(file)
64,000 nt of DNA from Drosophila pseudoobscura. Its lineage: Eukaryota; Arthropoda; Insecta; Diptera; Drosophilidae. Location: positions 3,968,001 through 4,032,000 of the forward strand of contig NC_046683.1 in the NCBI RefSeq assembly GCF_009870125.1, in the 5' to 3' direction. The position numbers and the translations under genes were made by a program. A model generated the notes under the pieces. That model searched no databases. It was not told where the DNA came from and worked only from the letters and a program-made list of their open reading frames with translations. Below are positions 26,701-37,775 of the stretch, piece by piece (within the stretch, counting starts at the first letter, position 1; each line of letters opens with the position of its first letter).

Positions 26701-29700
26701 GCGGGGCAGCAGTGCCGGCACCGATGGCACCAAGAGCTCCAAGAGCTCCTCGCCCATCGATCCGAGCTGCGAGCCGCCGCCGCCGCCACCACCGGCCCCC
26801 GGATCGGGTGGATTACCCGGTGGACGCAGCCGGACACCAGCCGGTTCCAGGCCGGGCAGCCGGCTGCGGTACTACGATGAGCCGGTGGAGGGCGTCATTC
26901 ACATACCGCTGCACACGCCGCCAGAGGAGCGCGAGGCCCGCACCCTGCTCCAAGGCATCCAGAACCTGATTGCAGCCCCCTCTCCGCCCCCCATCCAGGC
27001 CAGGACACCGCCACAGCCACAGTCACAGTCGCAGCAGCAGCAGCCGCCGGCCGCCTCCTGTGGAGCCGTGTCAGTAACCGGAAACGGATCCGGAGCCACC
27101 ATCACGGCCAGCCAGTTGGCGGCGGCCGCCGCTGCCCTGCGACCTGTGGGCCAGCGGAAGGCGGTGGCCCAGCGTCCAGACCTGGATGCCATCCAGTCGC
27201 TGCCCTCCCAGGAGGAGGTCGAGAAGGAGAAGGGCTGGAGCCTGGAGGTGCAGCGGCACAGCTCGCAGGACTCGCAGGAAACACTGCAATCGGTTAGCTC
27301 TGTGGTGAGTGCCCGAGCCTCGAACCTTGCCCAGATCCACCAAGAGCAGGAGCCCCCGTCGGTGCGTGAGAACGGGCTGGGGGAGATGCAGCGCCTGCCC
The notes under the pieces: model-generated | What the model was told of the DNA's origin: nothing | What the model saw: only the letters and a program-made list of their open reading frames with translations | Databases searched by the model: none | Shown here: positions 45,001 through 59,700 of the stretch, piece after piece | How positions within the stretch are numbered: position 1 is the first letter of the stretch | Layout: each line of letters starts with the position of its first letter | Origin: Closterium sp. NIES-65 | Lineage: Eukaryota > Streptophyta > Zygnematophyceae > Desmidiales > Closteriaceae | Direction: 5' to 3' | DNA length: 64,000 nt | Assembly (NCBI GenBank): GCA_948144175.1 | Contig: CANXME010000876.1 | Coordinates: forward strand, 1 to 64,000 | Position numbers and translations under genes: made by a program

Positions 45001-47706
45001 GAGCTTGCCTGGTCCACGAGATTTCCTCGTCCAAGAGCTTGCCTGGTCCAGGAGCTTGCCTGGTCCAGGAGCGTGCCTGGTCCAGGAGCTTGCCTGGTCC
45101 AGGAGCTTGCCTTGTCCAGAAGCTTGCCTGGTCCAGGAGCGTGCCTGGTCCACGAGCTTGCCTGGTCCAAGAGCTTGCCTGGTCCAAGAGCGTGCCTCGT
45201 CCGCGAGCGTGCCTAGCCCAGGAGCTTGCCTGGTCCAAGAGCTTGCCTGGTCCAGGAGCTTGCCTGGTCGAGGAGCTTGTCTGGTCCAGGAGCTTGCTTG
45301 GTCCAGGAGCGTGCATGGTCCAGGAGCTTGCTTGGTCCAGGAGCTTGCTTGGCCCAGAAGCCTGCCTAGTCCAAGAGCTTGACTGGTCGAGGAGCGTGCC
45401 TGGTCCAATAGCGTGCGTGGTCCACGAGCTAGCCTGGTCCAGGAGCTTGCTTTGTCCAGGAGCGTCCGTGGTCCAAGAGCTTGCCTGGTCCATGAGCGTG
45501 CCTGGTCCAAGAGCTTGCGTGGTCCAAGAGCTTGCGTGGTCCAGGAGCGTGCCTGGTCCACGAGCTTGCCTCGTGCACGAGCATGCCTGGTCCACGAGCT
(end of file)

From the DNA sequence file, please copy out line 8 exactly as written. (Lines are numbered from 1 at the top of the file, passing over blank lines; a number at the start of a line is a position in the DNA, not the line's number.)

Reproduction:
27201 TGCCCTCCCAGGAGGAGGTCGAGAAGGAGAAGGGCTGGAGCCTGGAGGTGCAGCGGCACAGCTCGCAGGACTCGCAGGAAACACTGCAATCGGTTAGCTC